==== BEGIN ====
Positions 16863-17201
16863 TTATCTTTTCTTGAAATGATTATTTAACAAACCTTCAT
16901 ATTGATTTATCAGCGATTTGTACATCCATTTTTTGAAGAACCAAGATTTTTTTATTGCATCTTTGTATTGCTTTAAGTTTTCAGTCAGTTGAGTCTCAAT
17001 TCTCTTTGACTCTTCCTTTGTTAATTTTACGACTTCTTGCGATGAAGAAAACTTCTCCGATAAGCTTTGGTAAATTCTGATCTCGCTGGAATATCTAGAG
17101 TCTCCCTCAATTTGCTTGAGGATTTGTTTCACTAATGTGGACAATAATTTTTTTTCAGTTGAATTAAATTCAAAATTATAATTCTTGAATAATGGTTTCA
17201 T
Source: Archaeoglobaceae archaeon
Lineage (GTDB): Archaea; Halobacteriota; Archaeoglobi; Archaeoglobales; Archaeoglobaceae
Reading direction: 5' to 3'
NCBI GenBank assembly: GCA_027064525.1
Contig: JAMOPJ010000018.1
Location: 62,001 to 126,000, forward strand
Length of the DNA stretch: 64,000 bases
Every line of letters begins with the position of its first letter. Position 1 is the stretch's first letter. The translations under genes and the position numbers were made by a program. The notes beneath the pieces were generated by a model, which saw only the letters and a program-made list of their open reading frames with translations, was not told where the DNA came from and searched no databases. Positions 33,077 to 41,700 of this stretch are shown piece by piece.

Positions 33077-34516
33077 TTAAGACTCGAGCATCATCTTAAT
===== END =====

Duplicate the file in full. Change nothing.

Positions 16863-17201
16863 TTATCTTTTCTTGAAATGATTATTTAACAAACCTTCAT
16901 ATTGATTTATCAGCGATTTGTACATCCATTTTTTGAAGAACCAAGATTTTTTTATTGCATCTTTGTATTGCTTTAAGTTTTCAGTCAGTTGAGTCTCAAT
17001 TCTCTTTGACTCTTCCTTTGTTAATTTTACGACTTCTTGCGATGAAGAAAACTTCTCCGATAAGCTTTGGTAAATTCTGATCTCGCTGGAATATCTAGAG
17101 TCTCCCTCAATTTGCTTGAGGATTTGTTTCACTAATGTGGACAATAATTTTTTTTCAGTTGAATTAAATTCAAAATTATAATTCTTGAATAATGGTTTCA
17201 T
Source: Archaeoglobaceae archaeon
Lineage (GTDB): Archaea; Halobacteriota; Archaeoglobi; Archaeoglobales; Archaeoglobaceae
Reading direction: 5' to 3'
NCBI GenBank assembly: GCA_027064525.1
Contig: JAMOPJ010000018.1
Location: 62,001 to 126,000, forward strand
Length of the DNA stretch: 64,000 bases
Every line of letters begins with the position of its first letter. Position 1 is the stretch's first letter. The translations under genes and the position numbers were made by a program. The notes beneath the pieces were generated by a model, which saw only the letters and a program-made list of their open reading frames with translations, was not told where the DNA came from and searched no databases. Positions 33,077 to 41,700 of this stretch are shown piece by piece.

Positions 33077-34516
33077 TTAAGACTCGAGCATCATCTTAAT